- First is, Lower comparator becomes HIGH and Flip flop gets Set and we get HIGH OUTPUT at PIN 3.
- And second thing is, Transistor Q1 becomes OFF, and Timing capacitor C1 get disconnected from the Ground and start charging though the Resistor R1.
This state is called the quasi stable state and remains for some time (T). Now when capacitor starts charging and reaches to the voltage slightly greater than 2/3 Vcc, voltage at Threshold PIN 6 becomes greater than the voltage at inverting end (2/3Vcc) of Upper comparator, again two things happens:
- Firstly, Upper comparator becomes HIGH and Flip flop gets Resets and the OUTPUT of the chip at PIN 3 becomes LOW.
- And secondly, Transistor Q2 becomes ON, and capacitor starts discharging to the ground, through the Discharge PIN 7.
So 555 IC automatically fall back to the stable state (LOW) after the time determined by the RC network. This duration of quasi stable state can be calculated using this 555 Monostable Calculator or can be calculated with the formulae given below:
T= 1.1*R1*C1 Seconds where R1 is in OHM and C1 is in Farads.
So now we can see that MONOSTABLE mode has only one stable state and require a negative pulse at PIN 2, for the transition to Quasi stable state. Quasi stable state only remains for 1.1*R1*C1 seconds and then it automatically switch back to stable state. Remember one thing, while designing this circuit, that Trigger pulse at PIN 2 must be shorter enough to the OUPUT pulse, so that the capacitor gets enough time to charge and discharge.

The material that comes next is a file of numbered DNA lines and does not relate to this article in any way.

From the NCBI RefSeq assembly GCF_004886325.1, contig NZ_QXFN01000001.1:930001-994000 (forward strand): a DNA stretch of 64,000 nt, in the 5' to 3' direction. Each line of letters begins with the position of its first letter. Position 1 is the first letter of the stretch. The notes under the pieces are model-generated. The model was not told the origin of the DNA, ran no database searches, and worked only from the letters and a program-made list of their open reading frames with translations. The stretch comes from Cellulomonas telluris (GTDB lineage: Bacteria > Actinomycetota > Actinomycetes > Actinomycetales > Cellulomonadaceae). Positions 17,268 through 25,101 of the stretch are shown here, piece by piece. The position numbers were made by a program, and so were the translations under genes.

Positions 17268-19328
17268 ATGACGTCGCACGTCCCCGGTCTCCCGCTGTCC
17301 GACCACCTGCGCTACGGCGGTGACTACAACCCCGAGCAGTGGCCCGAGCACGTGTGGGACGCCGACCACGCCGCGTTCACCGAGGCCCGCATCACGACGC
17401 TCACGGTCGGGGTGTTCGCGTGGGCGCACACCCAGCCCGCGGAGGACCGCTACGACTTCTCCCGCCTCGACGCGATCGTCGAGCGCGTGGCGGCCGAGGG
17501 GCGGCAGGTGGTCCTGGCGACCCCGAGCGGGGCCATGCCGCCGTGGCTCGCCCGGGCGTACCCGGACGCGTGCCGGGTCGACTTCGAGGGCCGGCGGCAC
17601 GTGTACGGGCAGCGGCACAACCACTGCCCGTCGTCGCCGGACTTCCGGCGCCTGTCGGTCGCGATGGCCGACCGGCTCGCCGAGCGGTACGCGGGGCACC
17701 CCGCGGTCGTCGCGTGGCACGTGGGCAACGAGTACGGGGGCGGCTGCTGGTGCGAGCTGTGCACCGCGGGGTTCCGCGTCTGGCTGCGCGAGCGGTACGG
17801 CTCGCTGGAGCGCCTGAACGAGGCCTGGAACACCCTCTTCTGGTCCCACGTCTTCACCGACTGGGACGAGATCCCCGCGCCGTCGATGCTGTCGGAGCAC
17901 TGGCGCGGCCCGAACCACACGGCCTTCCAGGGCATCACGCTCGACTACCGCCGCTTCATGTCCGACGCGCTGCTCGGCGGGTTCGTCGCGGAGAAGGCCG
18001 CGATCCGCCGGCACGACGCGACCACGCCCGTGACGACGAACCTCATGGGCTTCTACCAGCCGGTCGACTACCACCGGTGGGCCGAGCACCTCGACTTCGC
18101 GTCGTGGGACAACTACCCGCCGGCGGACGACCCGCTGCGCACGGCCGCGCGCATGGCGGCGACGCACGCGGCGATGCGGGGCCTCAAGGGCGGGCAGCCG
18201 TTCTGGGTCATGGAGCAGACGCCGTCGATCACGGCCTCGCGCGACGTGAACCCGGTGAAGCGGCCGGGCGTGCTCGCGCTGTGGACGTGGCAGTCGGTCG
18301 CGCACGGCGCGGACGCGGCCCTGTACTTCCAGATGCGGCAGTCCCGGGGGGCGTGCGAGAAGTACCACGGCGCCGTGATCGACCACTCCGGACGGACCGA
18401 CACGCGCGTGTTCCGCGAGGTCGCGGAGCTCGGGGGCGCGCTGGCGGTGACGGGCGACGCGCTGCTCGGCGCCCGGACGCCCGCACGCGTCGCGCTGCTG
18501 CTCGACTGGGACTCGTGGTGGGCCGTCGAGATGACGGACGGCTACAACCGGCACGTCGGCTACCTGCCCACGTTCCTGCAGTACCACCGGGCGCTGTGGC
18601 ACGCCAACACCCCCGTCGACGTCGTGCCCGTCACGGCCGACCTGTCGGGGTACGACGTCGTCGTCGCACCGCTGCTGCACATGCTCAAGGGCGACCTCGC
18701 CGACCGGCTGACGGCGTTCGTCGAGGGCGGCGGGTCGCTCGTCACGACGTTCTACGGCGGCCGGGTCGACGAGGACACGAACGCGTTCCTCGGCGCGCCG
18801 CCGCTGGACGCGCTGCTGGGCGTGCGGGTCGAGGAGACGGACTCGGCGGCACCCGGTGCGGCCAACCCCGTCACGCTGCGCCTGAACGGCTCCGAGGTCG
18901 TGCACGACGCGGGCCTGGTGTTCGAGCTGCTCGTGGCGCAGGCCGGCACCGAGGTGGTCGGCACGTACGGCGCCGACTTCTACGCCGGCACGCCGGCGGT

Below is the Circuit Diagram for Simple Delay Circuit using 555 IC:
Working of Time Delay Circuit:
The entire circuit is powered by 5V using 7805 voltage regulator. Initially when no button is pressed the output of the 555 IC remains LOW and the circuit remains in this state, until you press the START button and the capacitor C1 remains in discharged condition.
As we explained above, the time delay for the quasi stable state (unstable) is depend upon the value Timing capacitor and resistor. As you change the value of these, the time delay for quasi stable state will also be changed. Here the Blue LED glows in quasi stable state for the particular time and Red LED glows in stable state. So here we have replaced this timing Resistor with the Variable Resistor, so that we can adjust the time delay just by rotating the knob of potentiometer on the board itself. Here we have also connected a optional Relay for trigering the AC appliance after a the time delay. Learn here to interface Relay for triggering AC loads.
When you press the Start button, the countdown timer starts and Blue LED turns on and after the particular time (defined by the formula T= 1.1*R1*C1) the 555 timer goes in stable state, where Red LED turns ON and blue LED turns Off. You can increase and decrease the time delay by using the potentiometer as demonstrated in the Video Below.
First thanks for your explanation but I want to ask you something.